Trying to find my seat among a sea of excited fans comprised of excited young children, men of all ages, veterans groups, and yes, even a few women, was daunting, to say the least.

I was then terrified to learn I had been given floor seats just three rows from the actual ring. If there was one thing I did understand about wrestling, it was that that folding chairs were always the first objects to go flying into the audience once things started heating up. I had no intention of getting whacked in the head with a folding chair—at least not during my first event.

Within the first hour, I knew my prejudices had been wrong.

Not only were these wrestlers real athletes taking real hits and falls that were anything but fake, they were doing it night after night.

Aside from the clear talent and stamina possessed by each one of the athletes, there was something else about their showmanship that I found equally thrilling. They were, in many ways, fighting for their livelihood.

Popularity Hunger Games

To clarify, WWE does not engage in any Hunger Games activities, at least not to my knowledge, but each athletic entertainer is, quite literally, fighting for more ring time and thus, higher pay.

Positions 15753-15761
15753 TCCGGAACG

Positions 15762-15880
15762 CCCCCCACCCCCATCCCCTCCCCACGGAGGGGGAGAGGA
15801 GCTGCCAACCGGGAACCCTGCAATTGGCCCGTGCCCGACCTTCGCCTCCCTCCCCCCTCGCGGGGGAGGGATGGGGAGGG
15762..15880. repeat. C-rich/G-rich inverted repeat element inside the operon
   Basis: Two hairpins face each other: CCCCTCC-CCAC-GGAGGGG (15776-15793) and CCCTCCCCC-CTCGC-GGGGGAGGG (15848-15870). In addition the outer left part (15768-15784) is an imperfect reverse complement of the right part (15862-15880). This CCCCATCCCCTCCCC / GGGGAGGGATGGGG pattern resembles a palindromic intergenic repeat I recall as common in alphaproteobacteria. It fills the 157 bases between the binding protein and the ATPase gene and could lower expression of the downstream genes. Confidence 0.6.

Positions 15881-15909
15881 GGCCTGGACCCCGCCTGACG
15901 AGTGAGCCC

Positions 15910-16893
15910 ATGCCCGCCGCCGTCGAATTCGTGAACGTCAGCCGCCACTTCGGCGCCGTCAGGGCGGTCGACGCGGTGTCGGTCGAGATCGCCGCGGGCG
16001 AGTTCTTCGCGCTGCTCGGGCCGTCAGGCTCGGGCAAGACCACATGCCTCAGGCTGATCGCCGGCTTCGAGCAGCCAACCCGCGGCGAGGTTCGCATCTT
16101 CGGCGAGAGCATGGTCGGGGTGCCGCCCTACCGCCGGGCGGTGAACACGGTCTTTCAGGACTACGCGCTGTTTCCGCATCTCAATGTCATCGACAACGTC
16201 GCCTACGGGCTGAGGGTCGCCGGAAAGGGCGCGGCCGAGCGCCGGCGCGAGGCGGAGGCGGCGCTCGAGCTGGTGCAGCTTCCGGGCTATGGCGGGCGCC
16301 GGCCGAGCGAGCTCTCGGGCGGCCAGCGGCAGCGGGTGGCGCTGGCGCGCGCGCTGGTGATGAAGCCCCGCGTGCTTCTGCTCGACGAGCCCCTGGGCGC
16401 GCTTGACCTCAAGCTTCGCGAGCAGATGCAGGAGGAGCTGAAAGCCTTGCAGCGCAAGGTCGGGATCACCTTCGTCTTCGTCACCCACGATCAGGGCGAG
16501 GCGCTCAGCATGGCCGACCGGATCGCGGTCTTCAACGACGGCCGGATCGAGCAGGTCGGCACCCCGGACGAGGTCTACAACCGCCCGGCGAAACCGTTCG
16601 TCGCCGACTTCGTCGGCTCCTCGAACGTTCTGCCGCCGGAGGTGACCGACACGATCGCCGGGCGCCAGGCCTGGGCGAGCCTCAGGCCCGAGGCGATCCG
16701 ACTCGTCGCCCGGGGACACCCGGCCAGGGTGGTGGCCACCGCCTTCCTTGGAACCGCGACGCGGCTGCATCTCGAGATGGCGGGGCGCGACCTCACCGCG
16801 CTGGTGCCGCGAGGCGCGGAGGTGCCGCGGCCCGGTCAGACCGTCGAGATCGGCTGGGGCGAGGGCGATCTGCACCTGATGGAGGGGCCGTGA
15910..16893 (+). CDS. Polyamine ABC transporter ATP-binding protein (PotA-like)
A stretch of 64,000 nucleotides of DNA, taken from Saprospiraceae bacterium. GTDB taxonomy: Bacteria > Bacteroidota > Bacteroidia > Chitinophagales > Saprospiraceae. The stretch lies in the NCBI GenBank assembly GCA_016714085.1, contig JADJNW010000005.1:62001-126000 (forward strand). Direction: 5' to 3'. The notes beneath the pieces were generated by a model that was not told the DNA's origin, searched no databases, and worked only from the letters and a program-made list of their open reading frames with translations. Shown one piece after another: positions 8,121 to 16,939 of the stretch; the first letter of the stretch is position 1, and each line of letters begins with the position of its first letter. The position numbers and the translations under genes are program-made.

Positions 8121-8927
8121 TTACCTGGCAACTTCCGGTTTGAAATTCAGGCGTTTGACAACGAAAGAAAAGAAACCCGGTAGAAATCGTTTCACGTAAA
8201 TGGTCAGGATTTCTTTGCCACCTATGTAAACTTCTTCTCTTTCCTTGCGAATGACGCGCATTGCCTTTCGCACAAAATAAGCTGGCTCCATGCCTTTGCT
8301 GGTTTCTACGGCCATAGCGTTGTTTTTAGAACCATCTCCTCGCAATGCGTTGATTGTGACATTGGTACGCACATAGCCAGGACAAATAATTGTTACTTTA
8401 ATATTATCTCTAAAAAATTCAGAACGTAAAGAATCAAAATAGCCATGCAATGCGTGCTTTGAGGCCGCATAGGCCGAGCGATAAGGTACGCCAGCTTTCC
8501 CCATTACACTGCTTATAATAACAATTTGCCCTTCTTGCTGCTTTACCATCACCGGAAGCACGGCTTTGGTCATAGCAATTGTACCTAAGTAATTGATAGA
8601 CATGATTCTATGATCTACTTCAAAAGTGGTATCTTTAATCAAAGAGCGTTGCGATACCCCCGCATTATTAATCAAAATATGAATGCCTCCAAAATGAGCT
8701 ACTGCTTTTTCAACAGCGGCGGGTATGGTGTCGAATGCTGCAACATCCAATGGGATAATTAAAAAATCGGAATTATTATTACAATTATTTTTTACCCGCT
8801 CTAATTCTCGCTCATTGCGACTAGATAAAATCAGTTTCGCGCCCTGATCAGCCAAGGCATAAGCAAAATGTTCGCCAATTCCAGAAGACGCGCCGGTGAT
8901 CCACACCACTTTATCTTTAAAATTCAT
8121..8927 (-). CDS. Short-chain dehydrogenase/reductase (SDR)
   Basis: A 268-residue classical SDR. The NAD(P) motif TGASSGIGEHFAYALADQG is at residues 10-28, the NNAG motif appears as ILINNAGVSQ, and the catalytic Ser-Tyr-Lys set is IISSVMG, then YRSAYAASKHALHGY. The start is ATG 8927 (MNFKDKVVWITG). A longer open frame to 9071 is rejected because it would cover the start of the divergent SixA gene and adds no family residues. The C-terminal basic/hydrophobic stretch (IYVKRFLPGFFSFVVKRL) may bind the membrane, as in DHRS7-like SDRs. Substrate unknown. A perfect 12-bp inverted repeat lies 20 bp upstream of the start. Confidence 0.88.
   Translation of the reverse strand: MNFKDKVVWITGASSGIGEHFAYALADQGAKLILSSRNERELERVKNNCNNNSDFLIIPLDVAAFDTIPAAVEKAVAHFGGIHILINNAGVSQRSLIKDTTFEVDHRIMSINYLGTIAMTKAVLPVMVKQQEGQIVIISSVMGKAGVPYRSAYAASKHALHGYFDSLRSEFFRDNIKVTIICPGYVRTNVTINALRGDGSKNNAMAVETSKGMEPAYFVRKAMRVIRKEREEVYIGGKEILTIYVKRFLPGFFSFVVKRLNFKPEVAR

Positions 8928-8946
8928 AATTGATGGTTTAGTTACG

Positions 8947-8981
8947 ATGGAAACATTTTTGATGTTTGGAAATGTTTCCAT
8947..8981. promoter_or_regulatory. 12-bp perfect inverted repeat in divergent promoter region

This is because in the WWE universe, a personality’s contracted rate of pay is directly correlated to the success of his or her character. In other words, if your character brings more value to the company, you will most likely earn more than other characters who are not as successful.

Just as a capital good’s price point in a free market would be based on its marginal productivity, in wrestling, pay is based on the character’s popularity with the audiences and their ability to sell merchandise, which, at the end of the day is making more money for the company.

Thus, the more money you bring in, the more money you make.

So, as far as market value is concerned, Ryback simply has it wrong.While loyalty to the company is certainly appreciated in other ways, it has almost nothing to do with a salary of a WWE athlete, which has angered some long-time employees.

You Get What You Bring